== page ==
Bitcoin is Halving Again in April, Here’s Why It’s Different This Time:  Bitcoin "halvings" have historically been viewed as a bullish event for the cryptocurrency, and the upcoming one, expected in April, could benefit from an even more ideal setup than in previous cycles, according to crypto-market observers. Halving is a mechanism written into the Bitcoin blockchain’s algorithm to control the coin’s supply, which has a cap of 21 million coins. At halvings, the reward for bitcoin mining is cut-in-half, meaning miners will receive 50% fewer bitcoins for every verifying transaction. Halvings are scheduled to happen after every 210,000 blocks that are mined or about every four years until the maximum supply of bitcoin is all released. Bitcoin tends to see price appreciation in the months after halvings, according to historical data. The next halving is expected to happen on April 19, according to a projection by a bitcoin investment platform. But this particular halving comes at the first time in bitcoin’s history where the cryptocurrency faces a confluence of factors impacting both its supply and demand side, according to Cosmo Jiang, portfolio manager at crypto asset manager Pantera Capital. As halvings control bitcoin supply, bitcoin exchange-traded funds are bringing in “steady daily inflows” into the crypto from the demand side, Jiang said in a call. Source Market Watch

Big Tech’s Boom Has Strategists Scrambling to Keep Up With Rally: The frenzy around AI stocks has blindsided Wall Street forecasters, spurring a race among strategists to keep up with a stock market rally that’s already blowing past their expectations when 2024 began. Five Wall Street firms have already lifted their forecasts for the S&P 500 Index, which is up a 7% to start the year after rising 24% in 2023. In the past week alone, Piper Sandler & Co., UBS Group AG and Barclays Plc boosted their targets. Two firms — Goldman Sachs Group and UBS — have done it twice since December. The reason for this rally is familiar to investors: Big Tech dominance. The twist is it’s now tied to artificial intelligence technology and its potential to transform the global economy. So far, their financial results are justifying the moves. Earnings per share for the Magnificent Seven companies rose a combined 59% in the fourth quarter from a year earlier, compared with expectations of 47%, data compiled by Bloomberg Intelligence show. Even some of the biggest skeptics are becoming believers. Piper Sandler’s Michael Kantrowitz, who last year had the most bearish US stock outlook on Wall Street, last week lifted his S&P 500 forecast to 5,250, surpassing calls from some ever-bullish peers. Source Bloomberg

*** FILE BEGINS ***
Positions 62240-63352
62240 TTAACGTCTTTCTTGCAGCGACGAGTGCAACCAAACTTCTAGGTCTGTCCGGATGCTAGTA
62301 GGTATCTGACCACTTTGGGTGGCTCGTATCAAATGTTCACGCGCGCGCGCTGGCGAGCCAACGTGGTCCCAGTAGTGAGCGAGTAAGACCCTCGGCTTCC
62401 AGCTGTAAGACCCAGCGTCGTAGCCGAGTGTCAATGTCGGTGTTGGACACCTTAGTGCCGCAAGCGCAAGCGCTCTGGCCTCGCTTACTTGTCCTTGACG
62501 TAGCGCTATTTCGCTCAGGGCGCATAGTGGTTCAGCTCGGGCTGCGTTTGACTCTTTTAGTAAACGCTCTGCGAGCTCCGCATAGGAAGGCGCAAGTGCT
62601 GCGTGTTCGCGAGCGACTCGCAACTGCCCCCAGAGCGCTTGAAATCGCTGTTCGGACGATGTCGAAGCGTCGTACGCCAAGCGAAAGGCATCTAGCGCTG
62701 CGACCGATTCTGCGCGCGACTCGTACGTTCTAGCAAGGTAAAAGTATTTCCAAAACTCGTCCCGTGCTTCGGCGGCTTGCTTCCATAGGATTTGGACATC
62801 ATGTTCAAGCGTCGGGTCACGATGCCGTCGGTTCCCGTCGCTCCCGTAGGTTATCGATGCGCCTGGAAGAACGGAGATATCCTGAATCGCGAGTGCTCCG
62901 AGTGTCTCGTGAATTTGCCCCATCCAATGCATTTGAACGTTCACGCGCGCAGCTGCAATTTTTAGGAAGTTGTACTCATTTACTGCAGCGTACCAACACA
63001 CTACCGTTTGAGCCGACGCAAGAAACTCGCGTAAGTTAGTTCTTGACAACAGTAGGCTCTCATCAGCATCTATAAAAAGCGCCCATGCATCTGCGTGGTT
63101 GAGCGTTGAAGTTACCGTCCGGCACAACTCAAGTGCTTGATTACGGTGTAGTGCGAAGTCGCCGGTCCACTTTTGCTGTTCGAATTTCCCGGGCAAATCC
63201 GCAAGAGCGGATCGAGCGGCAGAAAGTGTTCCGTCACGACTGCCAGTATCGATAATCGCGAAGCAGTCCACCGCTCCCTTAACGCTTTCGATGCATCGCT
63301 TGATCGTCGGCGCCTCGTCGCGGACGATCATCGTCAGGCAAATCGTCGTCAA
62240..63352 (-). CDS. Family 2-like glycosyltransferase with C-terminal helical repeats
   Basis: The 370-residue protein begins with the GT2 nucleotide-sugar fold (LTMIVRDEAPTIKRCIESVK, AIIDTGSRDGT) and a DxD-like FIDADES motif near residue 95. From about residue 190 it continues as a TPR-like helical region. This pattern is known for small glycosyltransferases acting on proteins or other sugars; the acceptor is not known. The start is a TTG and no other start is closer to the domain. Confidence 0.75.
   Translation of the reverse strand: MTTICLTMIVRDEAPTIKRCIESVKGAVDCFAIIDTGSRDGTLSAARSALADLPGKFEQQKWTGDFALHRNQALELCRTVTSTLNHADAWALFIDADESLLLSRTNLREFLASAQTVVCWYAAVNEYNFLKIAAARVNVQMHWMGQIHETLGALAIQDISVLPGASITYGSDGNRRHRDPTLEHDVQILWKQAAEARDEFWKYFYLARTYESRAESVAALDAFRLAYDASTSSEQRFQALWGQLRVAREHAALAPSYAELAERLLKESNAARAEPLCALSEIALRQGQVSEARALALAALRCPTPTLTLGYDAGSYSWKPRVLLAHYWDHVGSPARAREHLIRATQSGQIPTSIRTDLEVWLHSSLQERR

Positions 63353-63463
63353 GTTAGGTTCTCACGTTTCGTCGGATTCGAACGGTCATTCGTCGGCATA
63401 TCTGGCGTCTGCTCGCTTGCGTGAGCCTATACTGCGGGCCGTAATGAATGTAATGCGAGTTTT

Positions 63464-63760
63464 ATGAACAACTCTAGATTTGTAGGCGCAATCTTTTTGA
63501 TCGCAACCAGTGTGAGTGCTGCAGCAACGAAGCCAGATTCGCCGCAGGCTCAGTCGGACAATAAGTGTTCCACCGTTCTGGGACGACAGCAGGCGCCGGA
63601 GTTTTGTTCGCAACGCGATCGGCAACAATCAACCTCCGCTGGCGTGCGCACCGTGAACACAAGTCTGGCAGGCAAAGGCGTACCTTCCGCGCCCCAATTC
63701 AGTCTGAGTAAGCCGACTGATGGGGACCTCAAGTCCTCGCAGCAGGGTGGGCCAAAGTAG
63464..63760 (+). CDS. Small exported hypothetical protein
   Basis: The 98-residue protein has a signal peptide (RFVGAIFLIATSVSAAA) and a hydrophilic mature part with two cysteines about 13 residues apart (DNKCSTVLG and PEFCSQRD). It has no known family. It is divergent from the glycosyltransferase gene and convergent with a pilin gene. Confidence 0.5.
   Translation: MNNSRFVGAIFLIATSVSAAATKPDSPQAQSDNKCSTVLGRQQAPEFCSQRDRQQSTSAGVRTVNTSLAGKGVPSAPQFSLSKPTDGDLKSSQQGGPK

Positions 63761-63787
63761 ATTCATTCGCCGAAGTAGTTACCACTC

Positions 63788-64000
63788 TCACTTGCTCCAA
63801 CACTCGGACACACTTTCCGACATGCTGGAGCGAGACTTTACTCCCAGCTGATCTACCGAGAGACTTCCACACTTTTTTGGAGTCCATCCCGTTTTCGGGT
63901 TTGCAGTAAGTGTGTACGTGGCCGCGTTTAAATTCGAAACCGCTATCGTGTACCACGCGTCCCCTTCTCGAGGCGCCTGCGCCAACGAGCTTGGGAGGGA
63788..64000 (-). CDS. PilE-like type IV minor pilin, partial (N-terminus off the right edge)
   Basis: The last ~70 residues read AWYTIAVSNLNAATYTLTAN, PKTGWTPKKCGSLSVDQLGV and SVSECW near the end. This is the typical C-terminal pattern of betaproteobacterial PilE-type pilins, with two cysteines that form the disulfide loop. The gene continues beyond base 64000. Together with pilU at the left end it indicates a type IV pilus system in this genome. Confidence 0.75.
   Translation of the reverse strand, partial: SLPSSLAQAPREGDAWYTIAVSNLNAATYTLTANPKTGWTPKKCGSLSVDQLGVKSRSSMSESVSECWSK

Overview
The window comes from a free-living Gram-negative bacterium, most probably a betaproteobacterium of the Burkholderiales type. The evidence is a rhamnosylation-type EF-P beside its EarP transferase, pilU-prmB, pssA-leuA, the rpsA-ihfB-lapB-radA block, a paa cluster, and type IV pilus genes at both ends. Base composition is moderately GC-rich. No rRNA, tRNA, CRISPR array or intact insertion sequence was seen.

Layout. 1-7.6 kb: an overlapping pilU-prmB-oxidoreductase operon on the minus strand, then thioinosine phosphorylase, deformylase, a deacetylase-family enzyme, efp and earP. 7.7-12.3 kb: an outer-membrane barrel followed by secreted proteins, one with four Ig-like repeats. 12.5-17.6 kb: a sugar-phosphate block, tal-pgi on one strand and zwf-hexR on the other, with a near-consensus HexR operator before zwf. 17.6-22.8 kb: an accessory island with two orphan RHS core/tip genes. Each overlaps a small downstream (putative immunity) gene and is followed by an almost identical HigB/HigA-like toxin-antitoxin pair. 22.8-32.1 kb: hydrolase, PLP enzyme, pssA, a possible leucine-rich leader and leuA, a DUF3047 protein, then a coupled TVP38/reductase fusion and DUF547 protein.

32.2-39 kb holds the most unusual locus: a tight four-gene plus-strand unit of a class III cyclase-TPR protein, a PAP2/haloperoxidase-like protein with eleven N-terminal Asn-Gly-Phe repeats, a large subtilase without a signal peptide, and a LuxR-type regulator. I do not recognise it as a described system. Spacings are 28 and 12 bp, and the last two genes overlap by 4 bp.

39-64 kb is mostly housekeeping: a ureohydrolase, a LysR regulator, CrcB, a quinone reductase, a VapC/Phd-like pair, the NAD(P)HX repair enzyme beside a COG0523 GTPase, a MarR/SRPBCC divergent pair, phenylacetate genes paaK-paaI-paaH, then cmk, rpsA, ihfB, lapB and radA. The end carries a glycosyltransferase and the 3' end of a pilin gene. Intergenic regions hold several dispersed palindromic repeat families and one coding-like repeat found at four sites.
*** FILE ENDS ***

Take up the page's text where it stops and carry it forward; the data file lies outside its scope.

Is the Global Economy Headed for Another China Shock: In the late 1990s and early 2000s, the U.S. and the global economy experienced a “China shock,” a boom in imports of cheap Chinese-made goods that helped keep inflation low but at the cost of local manufacturing jobs.  A sequel might be in the making as Beijing doubles down on exports to revive the country’s growth. Its factories are churning out more cars, machinery and consumer electronics than its domestic economy can absorb. Propped up by cheap, state-directed loans, Chinese companies are glutting foreign markets with products they can’t sell at home. Some economists see this China shock pushing inflation down even more than the first. China’s economy is now slowing, whereas, in the previous era, it was booming. As a result, the disinflationary effect of cheap Chinese-manufactured goods won’t be offset by Chinese demand for iron ore, coal and other commodities. China is also a much larger economy than it was, accounting for 31% of global manufacturing output in 2022, and 14% of all goods exports, according to World Bank data. Two decades earlier China’s share of manufacturing was less than 10% and of exports less than 5%. Another difference that stands out - In the early 2000s, overproduction mainly came from China, while factories elsewhere shut down. Now, the U.S. and other countries are investing heavily in and protecting their own industries as geopolitical tensions rise. The result could be a world swimming in manufactured goods, and short of the spending power to buy them—a classic recipe for falling prices. Source WSJ